Thanksgiving dinner for one: Recipes for a single holiday meal
Jump to recipe: Roasted turkey thighs | Simple stuffing | Skillet-crisped Brussels sprouts leaves | Mashed sweet potatoes
It’s a bad, sad prospect, Thanksgiving dinner this year. It can’t be a good old Turkey Day when from points far-away family and friends travel to gather inside a just-passably ventilated room, unmasked, to sit packed together around a large table, for an extended time, eating from common platters and talking loudly to old people.
In 2020, lots of us plan to dispense with the traditions, if reluctantly then at least securely. Some of us may well find ourselves alone.
For this Thanksgiving Day dinner, I have planned a menu, with recipes, for the solo cook. If you’re to dine alone, treat yourself to a traditional turkey dinner anyway. It may not be as grand as a big spread, but it’s a sign that you honor both the Before Time and yourself. You are your own best — and safest — guest.
The recipes are for two or more servings; that’s for leftovers. (What’s Thanksgiving dinner without the dawn of Friday’s leftovers?)
For the turkey, thighs. You might want a small boneless breast; that’s a good alternative for which online recipes abound. The stuffing is close to what my mother cooked for the St. John Thanksgiving dinner for 50 years. It’s just delicious.
I have substituted dried cranberries for the raisins that she used. I had somehow to get cranberry into the menu. Because, Thanksgiving.
Brussels sprouts are a tradition the last Thursday in November. The recipe here is a neat new way that I found to cook them. I especially like the crispy bits and the tangy-sweet balsamic.
The mashed sweet potatoes do double duty: They’re sweet potatoes, another familiar face for Thanksgiving, but baked then mashed with lots of butter. Their texture, then, is a sub for perhaps the most sought-after (but here not included) dinner item on Thanksgiving Day, mashed potatoes in the russet way.
If you want some of those, by all means treat yourself to them as well. They’re a snap to make.
Roasted turkey thighs
- 2 turkey thighs, about 1 pound apiece
- 1 scant teaspoon salt
- 1 scant teaspoon freshly ground black pepper
- ½ teaspoon each, crushed lightly in the palm of the hand: dried thyme leaves, herbes de Provence, dried sage leaves
- ½ stick unsalted butter, room temperature
- ½ cup chicken (or turkey or miso) broth
- The day before cooking them, rinse the turkey thighs and pat dry with paper towels. Place them on a plate, skin side up, and keep overnight in the refrigerator, uncovered, so that the skin dries out somewhat.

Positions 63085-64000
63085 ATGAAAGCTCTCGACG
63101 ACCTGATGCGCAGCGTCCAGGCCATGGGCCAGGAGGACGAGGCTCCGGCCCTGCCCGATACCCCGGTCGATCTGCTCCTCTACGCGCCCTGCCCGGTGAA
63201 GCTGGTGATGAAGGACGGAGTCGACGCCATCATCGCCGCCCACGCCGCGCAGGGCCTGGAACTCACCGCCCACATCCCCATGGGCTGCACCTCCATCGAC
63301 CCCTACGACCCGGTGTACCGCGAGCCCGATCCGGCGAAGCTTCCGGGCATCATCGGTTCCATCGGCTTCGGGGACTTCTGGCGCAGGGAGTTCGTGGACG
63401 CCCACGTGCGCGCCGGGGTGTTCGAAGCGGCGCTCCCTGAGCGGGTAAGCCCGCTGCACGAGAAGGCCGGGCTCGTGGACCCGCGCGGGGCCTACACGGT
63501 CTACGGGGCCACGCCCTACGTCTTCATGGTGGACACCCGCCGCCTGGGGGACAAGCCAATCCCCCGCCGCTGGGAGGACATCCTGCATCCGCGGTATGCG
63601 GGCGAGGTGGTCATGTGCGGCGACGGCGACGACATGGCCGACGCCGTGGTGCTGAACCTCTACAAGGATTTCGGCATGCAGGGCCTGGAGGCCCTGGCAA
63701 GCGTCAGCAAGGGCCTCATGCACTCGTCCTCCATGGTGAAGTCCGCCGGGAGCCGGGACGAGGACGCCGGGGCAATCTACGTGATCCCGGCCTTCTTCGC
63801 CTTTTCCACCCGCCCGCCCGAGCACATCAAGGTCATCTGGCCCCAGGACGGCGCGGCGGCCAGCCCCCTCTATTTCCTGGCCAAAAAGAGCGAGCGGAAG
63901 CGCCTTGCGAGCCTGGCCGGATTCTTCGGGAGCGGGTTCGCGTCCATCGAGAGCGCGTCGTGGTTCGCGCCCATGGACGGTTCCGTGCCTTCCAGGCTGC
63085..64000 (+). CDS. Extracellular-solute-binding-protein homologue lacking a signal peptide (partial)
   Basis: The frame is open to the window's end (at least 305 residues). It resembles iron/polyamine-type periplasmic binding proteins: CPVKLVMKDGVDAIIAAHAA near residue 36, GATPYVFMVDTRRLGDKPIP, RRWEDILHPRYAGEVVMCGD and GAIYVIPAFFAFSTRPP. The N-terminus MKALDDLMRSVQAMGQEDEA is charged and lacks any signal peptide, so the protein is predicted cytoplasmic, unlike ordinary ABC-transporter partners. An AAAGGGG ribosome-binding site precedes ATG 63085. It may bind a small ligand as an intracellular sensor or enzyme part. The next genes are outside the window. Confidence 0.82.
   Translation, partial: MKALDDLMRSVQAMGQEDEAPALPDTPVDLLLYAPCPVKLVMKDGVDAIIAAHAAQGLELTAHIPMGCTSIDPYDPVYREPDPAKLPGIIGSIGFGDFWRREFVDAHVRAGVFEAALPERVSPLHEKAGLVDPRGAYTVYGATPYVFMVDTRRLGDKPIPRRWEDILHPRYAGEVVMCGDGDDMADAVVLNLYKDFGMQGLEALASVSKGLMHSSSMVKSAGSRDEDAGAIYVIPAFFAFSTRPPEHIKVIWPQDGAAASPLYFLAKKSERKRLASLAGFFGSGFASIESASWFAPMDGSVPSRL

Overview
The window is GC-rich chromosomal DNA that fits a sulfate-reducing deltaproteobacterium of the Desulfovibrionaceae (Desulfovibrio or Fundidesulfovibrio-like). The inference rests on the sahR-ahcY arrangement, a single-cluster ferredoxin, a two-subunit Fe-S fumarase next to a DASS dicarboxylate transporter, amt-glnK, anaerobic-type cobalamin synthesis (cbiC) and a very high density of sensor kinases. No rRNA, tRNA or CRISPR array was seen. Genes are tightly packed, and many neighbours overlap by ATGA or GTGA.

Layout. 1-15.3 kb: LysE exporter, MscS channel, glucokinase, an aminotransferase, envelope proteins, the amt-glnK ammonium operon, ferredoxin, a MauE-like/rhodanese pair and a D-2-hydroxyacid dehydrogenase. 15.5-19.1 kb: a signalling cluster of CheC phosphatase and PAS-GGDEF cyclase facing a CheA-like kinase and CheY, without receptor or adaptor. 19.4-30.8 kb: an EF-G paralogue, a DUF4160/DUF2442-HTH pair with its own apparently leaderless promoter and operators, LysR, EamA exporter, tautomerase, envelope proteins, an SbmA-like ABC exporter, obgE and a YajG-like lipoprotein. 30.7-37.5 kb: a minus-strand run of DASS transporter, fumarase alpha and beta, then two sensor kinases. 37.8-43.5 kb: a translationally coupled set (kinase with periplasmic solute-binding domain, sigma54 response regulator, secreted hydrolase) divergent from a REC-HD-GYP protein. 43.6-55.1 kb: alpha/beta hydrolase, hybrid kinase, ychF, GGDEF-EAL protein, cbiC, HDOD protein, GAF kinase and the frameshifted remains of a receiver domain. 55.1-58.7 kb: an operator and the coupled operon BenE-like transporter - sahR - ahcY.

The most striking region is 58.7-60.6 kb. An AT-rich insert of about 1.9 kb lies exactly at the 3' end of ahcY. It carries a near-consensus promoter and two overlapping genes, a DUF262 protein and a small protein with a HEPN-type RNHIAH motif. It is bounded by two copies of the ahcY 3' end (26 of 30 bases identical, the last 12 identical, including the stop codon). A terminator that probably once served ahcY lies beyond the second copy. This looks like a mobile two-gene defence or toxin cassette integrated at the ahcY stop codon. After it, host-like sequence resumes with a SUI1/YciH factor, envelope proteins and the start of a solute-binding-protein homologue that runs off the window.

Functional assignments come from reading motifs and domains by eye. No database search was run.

- When ready to roast, remove the thighs from the refrigerator 1 hour in advance of cooking and allow to come up in temperature. Make a compound butter of the dry seasonings and the butter, stirring or smooshing them together well.
- Rub 1/2 the quantity of the compound butter over each thigh, including going around the sides with your fingers. Place on a baking sheet or tray and carefully pour the broth around the thighs but not on top of them. Roast for 50-65 minutes or until an instant-read thermometer reads 170 degrees deep in the meat not touching any bone.
- Let rest outside of the oven for 10-15 minutes before serving. Garnish with chopped flat-leaf parsley, if desired.
Makes 4 cups, give or take
- 2 medium or 1 large shallot, small diced
- 2 medium ribs celery, small diced
- M stick unsalted butter
- ½ cup dried cranberries
- Kosher salt, fresh pepper, herbes de Provence
- 8 slices thick white bread, “Pullman” style, cubed and toasted in a 350-degree oven until lightly browned
- 2-3 cups chicken broth, homemade or store-bought, warmed
- Cook the shallots and celery in the butter until they are softened, 6-7 minutes or more (however soft you like). Toward the end, add the cranberries and soften them. Add very generous amounts of the seasonings (sniff it until its smells like bagged stuffing). Add the cubed bread and toss to coat.
- Add 2 cups of the chicken broth and toss in. Cover and let sit off the heat for 10 minutes. Then see if the liquid has been absorbed to your liking; if not, add more. In an oiled or buttered gratin dish, heat in a 350-degree oven for 20-25 minutes until the top is lightly browned.
Skillet-crisped Brussels sprouts leaves
Makes 2-3 servings
- 8-9 large Brussels sprouts
- 1 tablespoon extra-virgin olive oil
- 1 tablespoon unsalted butter
- Kosher or fine sea salt to taste
- ½ teaspoon good quality balsamic vinegar, preferably what is called “condimento” (aged balsamic)
- Prepare an ice bath of water and ice cubes in a large bowl. Trim off, at the stem end, 1/4 of each sprout and separate, as best you can, each into its leaves (as if you were pulling apart a head of iceberg lettuce). In a large amount of well-salted, swiftly boiling water, blanch the leaves for 1 minute. Drain and immediately add to the ice bath.
- Dry off the leaves with plenty of paper toweling. In a large skillet (nonstick works but does not crisp them up as traditional steel or cast iron does), cook the leaves in the olive oil and butter for 6-7 minutes, tossing continually, until they sport bits of crisp brown here and there. Sprinkle in the vinegar, stir and serve.
Mashed sweet potatoes
- 2 medium-sized sweet potatoes, any sort or provenance
- ½ stick unsalted butter, room temperature
- Salt and fresh pepper
- Heat oven to 375 degrees. Poke the sweet potatoes all over, 4-5 times each, with tines of a sharp fork, not too deeply, just enough to break the skins.
- Place on a baking sheet and cook for 1 hour. When cool enough to handle, mash the insides of the potatoes (and any pieces of thin skin that you wish to eat) with the butter and salt and pepper to taste. Keep warm to serve.
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